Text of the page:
Norfolk teacher set to walk for African school
A Norfolk teacher is about to set off on a five-day walk around the county’s coastline to raise money for a Norfolk-based charity which aims to provide educational opportunities for children in Zimbabwe. Sandie Shirley reports.
The plight facing youngsters who attend a village school without windows in Zimbabwe touched the heart of Wymondham mother-of-two, Elisabeth Louis during a visit earlier this year.
“School is cancelled when the wind blows or it rains because it is dangerous,” explains Elisabeth who begins a sponsored five-day walk on August 23 to raise funds for a new school and expand the child sponsorship programme through the Mudeka Foundation charity.
Elisabeth, a joint charity trustee, and teacher at Barnham Broom Primary School, is planning to walk nearly 50 miles along the north Norfolk coast from Hunstanton to Cromer.
Together with husband Steve and their teenage daughter, she spent two weeks in Zimbabwe and saw the successful work of the charity’s child sponsorship scheme for education while discovering the terrible need for the new village school at Muda in the bush.
Work has already begun on a new school but although the foundations are dug and mud from the river bed has been used to make the bricks, only the walls have been erected due to a shortfall in government finances. Together with family and other charity members, Elisabeth is passionate in helping to raise as much as £5,000 to finish the building.
“I left a part of my heart there,” says Elisabeth, who also met a poor Christian couple who are teachers at the school. When she arrived with $340 of donations from UK supporters, she soon realised it was the answer to the family’s prayers. The money was just what they needed by the next day to pay the examination fees for their two eldest children.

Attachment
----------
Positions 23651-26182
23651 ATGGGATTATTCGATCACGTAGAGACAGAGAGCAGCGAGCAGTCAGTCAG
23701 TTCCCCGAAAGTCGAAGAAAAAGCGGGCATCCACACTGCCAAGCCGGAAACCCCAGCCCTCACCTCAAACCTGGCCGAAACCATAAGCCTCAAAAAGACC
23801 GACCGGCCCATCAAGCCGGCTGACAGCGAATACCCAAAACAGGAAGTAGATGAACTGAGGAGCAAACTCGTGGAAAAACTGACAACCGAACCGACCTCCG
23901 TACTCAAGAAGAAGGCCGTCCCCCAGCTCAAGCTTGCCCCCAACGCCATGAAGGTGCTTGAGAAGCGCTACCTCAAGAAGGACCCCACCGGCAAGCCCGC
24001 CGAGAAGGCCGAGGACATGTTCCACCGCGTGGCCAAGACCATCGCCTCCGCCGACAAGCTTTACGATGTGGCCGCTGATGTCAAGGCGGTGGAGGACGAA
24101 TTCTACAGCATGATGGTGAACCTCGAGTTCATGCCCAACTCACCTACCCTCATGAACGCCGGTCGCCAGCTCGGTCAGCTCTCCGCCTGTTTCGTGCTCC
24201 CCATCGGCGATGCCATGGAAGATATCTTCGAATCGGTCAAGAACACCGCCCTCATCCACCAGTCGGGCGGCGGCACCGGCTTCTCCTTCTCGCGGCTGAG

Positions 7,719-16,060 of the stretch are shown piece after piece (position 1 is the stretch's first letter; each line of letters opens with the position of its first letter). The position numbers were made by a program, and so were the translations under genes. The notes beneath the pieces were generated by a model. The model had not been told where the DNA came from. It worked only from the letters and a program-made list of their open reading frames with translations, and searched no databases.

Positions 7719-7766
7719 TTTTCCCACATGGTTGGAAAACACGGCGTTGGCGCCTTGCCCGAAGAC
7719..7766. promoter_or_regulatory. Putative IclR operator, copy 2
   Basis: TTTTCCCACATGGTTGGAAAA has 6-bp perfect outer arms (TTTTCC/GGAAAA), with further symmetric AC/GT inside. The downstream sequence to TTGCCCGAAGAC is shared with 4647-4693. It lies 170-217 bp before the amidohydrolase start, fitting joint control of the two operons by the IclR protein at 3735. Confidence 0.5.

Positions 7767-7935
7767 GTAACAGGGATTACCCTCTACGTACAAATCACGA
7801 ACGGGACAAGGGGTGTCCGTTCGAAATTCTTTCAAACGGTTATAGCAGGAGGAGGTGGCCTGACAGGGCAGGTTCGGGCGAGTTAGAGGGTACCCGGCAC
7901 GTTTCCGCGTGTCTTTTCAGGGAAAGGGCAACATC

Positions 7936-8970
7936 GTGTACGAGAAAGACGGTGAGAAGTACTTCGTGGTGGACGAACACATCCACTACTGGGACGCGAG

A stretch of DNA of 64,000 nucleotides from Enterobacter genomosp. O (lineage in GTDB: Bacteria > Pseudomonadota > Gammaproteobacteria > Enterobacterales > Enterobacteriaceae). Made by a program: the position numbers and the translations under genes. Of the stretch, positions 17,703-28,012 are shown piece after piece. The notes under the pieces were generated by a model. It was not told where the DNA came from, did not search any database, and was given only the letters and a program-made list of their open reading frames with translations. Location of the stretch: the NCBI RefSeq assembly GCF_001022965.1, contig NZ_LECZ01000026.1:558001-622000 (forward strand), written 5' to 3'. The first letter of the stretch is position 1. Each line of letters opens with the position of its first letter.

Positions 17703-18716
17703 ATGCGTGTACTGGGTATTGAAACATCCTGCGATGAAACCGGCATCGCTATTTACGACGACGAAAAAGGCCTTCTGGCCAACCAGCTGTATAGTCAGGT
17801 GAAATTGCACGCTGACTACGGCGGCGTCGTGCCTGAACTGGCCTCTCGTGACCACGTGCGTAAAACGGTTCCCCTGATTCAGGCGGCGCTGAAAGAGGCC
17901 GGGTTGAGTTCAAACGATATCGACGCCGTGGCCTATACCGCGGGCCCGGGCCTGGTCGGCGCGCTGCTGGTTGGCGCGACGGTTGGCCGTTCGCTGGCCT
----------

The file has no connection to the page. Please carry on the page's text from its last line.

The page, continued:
The Louis family from Hope Community Church, Wymondham and other charity members spent part of their stay in the capital, Harare, in a small, crowded bungalow. There was little privacy as they faced random electricity and water cuts and some, like Elisabeth, slept on a concrete floor, but the gratitude and hospitality from their hosts was overwhelming.
The Mudeka Foundation was set-up by African musician Anna Mudeka who lives in the UK. Seven years ago she began funding school fees for AIDS orphans and disadvantaged children to attend her former school in Zimbabwe - Rugare Primary School. Anna wanted to give back to the country that had helped make her a successful, sought-after musician who sings and plays the African drums.
Today the expanding work that sponsors 23 youngsters at three schools, is run by the charity and supported by volunteers.
Life in Zimbabwe has changed over the past decade and the need for children to have the right to education is greater than ever. Grandparents, aunts and uncles cannot afford the escalating school fees but sponsorship has given them an opportunity to better their lives explains Elisabeth.
The Mudeka Foundation is going a long way to awaken the dreams and visions that these children never thought they could have, explains Elisabeth. “Some want to be doctors, nurses and lawyers because they are determined to overcome their difficulties and work hard to do their best.”
For more information, including speaking engagements, ring 01603 758119.
www.mudekafoundation.comElizabeth Louis, pictured top with Muda schoolchildren, and the old school and new school walls, above.